Talk about starting strong at Fantastic Fest! After the first few days of the festival, I ended up taking a day to catch up with some online films before heading back to the festival for another fun few days before the festival wraps up. I was able to shift gears and catch some of the bigger titles that this festival has to offer and also chatted with one of the filmmakers of said film, not too shabby!
The atmosphere after the first weekend was just as energetic as ever. There were still long stand by lines of folks waiting at a chance to get into their film, folks waiting outside in the hot, Austin sun and plenty of hijinks happening at The Highball. One cool thing about festivals is you never know what or who you’ll run into! I actually ran into a friend I grew up with and had not seen in over a decade. He was volunteering at the festival and it’s been fun to see him around and get to catch up in between waiting for films. I’ve also been able to chat with other fellow film friends and critics at the festival which makes the waiting and anticipation of whether you’re going to get in, much more bearable.
I was very excited to watch V/H/S 85 because it was my first V/H/S movie to experience. I know, I know, I’m not sure why I haven’t seen any of the others, but that’s the way it goes sometimes. It was very fun to experience the sixth installment in the franchise on the big screen. This was the second screening of the film, so only one of the directors was in attendance to introduce the film, Mike P. Nelson but he did not disappoint. When asked about his relationship with the other films in the franchise he mentioned that he was still pinching himself in getting to make one of these films in the series. Nelson gushed over getting invited and shared what was really cool about being part of this franchise. “The great thing about these movies is the team behind them just lets you go and lets you create and they want that and what they feel the movies thrive on and that’s what makes them so special and I’m indebted to them for this opportunity.”
And if you’re curious if each director knows about the other one’s story, Nelson was asked and let the audience know that, “you do live in a bubble, at least for this one we did. We knew the other directors involved, I didn’t know any of them personally. It’s a testament behind the [producers] who brought in the team they thought would bring something special to this specific project. We were that lineup. We went in blind and all did our thing and David Bruckner, had the difficult and awesome job of taking all of those and making his piece based on what all of ours felt like as he watched the movie.”
Nelson also praised the producers of V/H/S 85 at now having over 31 horror short films in this franchise which means giving 31 filmmakers a chance at making a short film. And it was nice to hear for first-time V/H/S series folks like myself what we were in for and what to expect. ”What’s fun about the series, each feature really has its own vibe and that’s what makes it so special. I think what’s been really unique about these last three has been this idea of period. It’s really brought this cohesive nature together with the films and what we expect from horror in that moment in time. We all had a respect for films of that era. We tried to do that justice and give our really nasty, dirty spit to it.” And they did that indeed! Not knowing what I was in for, it was really fun to experience this film and go back to the 80s.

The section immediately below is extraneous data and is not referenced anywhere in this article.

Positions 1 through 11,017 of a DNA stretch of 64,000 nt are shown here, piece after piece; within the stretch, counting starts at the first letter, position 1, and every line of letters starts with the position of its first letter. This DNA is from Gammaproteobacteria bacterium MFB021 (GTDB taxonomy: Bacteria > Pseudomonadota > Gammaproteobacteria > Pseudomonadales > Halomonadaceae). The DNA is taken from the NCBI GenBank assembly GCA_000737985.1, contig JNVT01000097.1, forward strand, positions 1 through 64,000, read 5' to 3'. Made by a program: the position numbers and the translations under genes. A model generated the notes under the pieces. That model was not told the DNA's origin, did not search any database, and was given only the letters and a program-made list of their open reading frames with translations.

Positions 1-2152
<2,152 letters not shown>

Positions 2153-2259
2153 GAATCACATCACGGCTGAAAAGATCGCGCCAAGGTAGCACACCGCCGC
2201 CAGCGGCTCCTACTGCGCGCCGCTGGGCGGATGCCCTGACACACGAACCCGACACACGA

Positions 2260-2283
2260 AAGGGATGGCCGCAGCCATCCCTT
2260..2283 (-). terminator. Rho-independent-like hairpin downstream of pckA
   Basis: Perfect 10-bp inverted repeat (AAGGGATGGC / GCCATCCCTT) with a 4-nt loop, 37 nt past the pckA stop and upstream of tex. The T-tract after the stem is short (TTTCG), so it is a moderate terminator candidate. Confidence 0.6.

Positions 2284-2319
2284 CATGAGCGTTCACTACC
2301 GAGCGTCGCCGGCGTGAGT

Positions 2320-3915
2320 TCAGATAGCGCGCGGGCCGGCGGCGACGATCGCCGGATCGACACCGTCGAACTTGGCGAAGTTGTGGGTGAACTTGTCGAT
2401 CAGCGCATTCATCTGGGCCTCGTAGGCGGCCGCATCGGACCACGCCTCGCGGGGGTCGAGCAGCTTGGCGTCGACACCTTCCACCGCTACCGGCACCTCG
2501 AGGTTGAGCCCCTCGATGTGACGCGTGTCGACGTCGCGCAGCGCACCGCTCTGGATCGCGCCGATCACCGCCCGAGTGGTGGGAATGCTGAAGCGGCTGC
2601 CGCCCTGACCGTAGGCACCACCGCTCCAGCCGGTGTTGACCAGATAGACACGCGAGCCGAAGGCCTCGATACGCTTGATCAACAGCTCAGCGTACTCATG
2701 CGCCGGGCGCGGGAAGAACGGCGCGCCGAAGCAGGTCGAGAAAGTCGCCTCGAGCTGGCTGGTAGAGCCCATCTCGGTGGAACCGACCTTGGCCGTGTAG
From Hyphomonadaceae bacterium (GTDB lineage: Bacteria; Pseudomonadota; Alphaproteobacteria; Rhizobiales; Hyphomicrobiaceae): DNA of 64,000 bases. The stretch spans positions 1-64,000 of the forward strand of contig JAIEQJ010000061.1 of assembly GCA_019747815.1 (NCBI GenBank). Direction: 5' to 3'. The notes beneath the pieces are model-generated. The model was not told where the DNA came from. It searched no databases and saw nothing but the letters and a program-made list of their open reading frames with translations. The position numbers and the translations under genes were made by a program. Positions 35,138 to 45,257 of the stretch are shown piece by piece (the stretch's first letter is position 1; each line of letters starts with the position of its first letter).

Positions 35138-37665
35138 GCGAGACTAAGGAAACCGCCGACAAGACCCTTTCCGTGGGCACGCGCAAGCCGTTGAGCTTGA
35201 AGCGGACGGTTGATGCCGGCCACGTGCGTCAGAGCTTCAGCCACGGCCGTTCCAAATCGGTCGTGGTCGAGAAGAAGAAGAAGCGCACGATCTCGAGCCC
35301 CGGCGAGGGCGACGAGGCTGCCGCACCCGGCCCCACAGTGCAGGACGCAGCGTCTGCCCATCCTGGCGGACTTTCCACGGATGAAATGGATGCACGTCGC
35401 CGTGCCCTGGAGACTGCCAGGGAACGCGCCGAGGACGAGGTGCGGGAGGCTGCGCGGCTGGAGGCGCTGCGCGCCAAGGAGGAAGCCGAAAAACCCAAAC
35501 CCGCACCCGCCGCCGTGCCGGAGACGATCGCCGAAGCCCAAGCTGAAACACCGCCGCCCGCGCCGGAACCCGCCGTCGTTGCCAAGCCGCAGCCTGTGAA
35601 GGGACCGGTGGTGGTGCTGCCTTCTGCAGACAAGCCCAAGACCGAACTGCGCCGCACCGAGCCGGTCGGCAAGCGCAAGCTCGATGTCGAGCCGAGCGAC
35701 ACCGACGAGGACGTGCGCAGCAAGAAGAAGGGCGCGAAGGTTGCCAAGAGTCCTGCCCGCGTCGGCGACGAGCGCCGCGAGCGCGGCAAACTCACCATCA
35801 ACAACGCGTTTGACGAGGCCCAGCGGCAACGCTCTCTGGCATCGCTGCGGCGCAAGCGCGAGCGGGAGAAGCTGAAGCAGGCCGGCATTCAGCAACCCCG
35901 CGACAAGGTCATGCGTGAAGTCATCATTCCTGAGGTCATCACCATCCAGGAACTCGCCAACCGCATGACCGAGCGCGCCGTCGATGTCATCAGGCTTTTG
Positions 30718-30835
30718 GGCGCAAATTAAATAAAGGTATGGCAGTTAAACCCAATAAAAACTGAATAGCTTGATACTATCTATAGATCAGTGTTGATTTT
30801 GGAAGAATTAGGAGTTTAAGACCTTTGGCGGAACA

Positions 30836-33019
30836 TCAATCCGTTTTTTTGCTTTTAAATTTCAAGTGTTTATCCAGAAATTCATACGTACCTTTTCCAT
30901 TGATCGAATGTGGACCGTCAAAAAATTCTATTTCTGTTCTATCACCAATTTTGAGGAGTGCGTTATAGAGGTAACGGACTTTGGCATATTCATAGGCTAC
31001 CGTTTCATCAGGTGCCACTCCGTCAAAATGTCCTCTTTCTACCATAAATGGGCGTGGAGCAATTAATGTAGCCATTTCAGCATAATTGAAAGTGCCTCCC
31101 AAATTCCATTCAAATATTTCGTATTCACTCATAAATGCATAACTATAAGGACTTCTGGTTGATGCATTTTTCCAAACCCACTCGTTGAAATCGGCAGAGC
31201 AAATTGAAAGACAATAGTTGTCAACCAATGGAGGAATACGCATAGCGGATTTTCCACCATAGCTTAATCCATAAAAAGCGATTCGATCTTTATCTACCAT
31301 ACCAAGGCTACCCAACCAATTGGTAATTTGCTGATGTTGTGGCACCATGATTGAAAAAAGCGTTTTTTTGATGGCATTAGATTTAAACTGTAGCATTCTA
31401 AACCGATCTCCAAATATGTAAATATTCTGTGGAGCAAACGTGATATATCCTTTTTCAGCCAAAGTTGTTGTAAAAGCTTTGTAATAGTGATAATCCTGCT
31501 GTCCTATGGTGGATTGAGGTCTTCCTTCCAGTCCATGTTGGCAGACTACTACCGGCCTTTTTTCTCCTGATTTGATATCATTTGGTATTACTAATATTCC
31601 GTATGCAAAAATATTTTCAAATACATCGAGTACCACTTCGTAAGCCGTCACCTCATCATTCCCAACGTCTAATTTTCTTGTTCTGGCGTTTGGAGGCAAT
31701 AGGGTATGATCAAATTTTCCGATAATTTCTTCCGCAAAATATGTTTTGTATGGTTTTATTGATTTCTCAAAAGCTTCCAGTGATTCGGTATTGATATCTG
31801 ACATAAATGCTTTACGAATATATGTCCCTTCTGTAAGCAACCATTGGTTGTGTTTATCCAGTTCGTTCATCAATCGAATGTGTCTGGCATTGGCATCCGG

After a brief break, another highly anticipated film was nigh, The Creator. Lisa Dreyer mentioned at the intro of this film that it was highly requested by the Fantastic Fest audience to screen at this year’s festival, so she couldn’t not have it in the program.
Oren Soffer, the cinematographer on The Creator introduced the film after being called down like the Price is Right from Dreyer. He jokingly asked if he was going to get a car and spoke about this film being a labor of love by the whole cast and crew. “We were hoping to be able to develop A.I. to the point of uploading Gareth’s consciousness to one of our robot friends here but we didn’t finish in time so instead he recorded a special message.”
In that special message, Edwards jokingly stated that we would be the first audience in the south United States (besides California) to have seen this film, so definitely not the first, but just as special since he spoke high praise of his time here with his 2010 film, Monsters. It’s always a delight to see filmmakers who had some of their first films at festivals come back even after doing a little ole Star Wars film. It speaks to the regard filmmakers have for festivals and especially Fantastic Fest that is very open to genre filmmakers.
And I was able to have a full conversation with Soffer the next day about the film that you can read here!
I’m very excited to see what is up next in these last few days of the festival! Stay tuned.